And that, is the essence of holiday home ownership – a home where life differs from that at your main home, however you define it.
Between the two extremes of tranquillity and family focus there is a large choice of types of park. What suits you is so individual – and, until you research, and then visit parks, you may not have a clear idea of what suits you. Sometimes, a park just feels ‘right’, indefinably.
Now it’s time to look at individual parks, and to draw up a shortlist.
Maybe three, or four. Then visit – more than once. One of those visits should ideally be on a rainy day – because, if a park still appeals to you in the inevitable reality of rain, then the chances are you will be happy there.
Also, if you’re starting your search at any other time than summer, see what the park looks like when there are no leaves on the trees. If it still looks good then, it’s a very good-looking park.
4 All year or most of the year
Some holiday parks are open all year. Others close for a period of between two weeks and four months.
This is a major influencing factor. There is a distinction between the holiday home lifestyle in summer and winter. Summer equals barbecues and sitting in the sun. Winter equals cosy evenings in, with television and music as your focus.
Both can be equally special. If you want to use your home at all times of the year, pick a park that doesn’t close, or which closes for a minimal period.
For some parks, the closure period doesn’t involve Christmas. That’s something to consider when you are picking a park, if you fancy spending some Christmases in your holiday home. Maybe it’s an ideal place for a family gathering.
Maybe you want Christmas in seclusion. Either way, it’s important!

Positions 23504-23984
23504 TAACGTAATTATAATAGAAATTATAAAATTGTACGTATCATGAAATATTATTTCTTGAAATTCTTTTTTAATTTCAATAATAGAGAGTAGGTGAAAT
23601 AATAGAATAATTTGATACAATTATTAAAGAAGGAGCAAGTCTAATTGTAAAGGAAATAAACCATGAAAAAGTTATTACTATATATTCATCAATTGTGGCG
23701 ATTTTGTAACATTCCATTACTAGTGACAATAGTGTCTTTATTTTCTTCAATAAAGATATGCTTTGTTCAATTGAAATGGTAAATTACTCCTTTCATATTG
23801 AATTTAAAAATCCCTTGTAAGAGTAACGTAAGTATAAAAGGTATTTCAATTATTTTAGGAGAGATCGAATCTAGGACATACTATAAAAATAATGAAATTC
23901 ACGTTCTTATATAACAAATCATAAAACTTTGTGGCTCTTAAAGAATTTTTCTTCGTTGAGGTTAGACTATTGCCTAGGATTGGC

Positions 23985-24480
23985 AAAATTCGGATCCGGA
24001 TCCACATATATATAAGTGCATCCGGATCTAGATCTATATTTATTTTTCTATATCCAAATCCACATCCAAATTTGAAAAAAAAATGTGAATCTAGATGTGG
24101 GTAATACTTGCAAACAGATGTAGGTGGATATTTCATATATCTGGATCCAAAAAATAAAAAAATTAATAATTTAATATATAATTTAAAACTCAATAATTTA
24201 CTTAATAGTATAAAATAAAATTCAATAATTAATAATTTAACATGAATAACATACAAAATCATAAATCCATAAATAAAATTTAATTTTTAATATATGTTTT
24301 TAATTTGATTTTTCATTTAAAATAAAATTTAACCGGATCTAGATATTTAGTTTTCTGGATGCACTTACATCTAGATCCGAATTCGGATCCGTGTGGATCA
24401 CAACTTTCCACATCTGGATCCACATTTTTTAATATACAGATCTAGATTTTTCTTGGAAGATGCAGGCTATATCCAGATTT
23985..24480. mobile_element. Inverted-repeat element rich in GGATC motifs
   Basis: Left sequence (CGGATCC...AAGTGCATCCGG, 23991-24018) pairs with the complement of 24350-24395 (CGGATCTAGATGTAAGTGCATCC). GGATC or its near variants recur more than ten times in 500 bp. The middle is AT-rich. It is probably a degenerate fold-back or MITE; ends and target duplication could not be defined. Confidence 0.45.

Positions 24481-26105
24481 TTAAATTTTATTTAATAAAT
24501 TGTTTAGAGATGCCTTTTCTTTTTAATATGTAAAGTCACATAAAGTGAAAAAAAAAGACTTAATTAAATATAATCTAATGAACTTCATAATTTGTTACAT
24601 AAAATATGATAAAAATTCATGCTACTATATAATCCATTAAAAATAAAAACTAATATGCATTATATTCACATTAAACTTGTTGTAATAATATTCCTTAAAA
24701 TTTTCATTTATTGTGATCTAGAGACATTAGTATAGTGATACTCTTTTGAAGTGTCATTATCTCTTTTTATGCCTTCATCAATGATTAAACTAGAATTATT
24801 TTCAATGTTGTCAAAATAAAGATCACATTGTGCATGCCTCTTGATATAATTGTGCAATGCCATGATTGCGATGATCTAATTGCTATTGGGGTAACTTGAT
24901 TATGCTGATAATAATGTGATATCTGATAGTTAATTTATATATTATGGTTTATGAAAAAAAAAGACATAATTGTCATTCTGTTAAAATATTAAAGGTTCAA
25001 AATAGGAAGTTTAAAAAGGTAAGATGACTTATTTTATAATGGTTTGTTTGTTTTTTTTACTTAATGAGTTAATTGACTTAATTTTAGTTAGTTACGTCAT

5 Holiday home or lodge – what’s the difference?
Holiday home? Static caravan? Lodge? What do these terms mean? It’s afair question.
First: lodge. That’s straightforward.
A lodge is almost always what they term a double-width unit – that’s usually 20 feet wide. It’s in the luxury category with a price to match.
Something to consider if you will spend much of your time in your holiday home, so it’s worth buying a large unit with lots of luxury.
The distinction between the terms ‘holiday home’ and ‘static caravan’ is slightly obscure. That’s because of two factors. At one time, all caravans not designed for towing were called ‘statics’.
Then, in the 1980s and 1990s, the marketeers got hold of the static caravan concept and decided the term ‘holiday home’ should replace ‘static’, deemed to make them sound more appealing. So the industry switched its terminology.
Then the internet arrived and, with it, the concept of keywords. People search for ’statics’; the term ‘holiday home’ can mean a stone cottage or an apartment – anything that’s not your main residence. So the term ‘static’ remains alive and well and online, at least!
Holiday homes are usually 12-14ft wide and 28-40ft long or more.
Both lodges and holiday homes have either two or three bedrooms and a few have four.
6 Standards of insulation and heating
Before we take you any further on the journey to finding your perfect holiday home, allow us to clarify one factor. Thoughts of using your holiday home in winter provoke thoughts of heating – and standards of insulation.
Most holiday homes have central heating, in much the same way as a domestic home. For those which don’t have central heating as standard, it’s an option.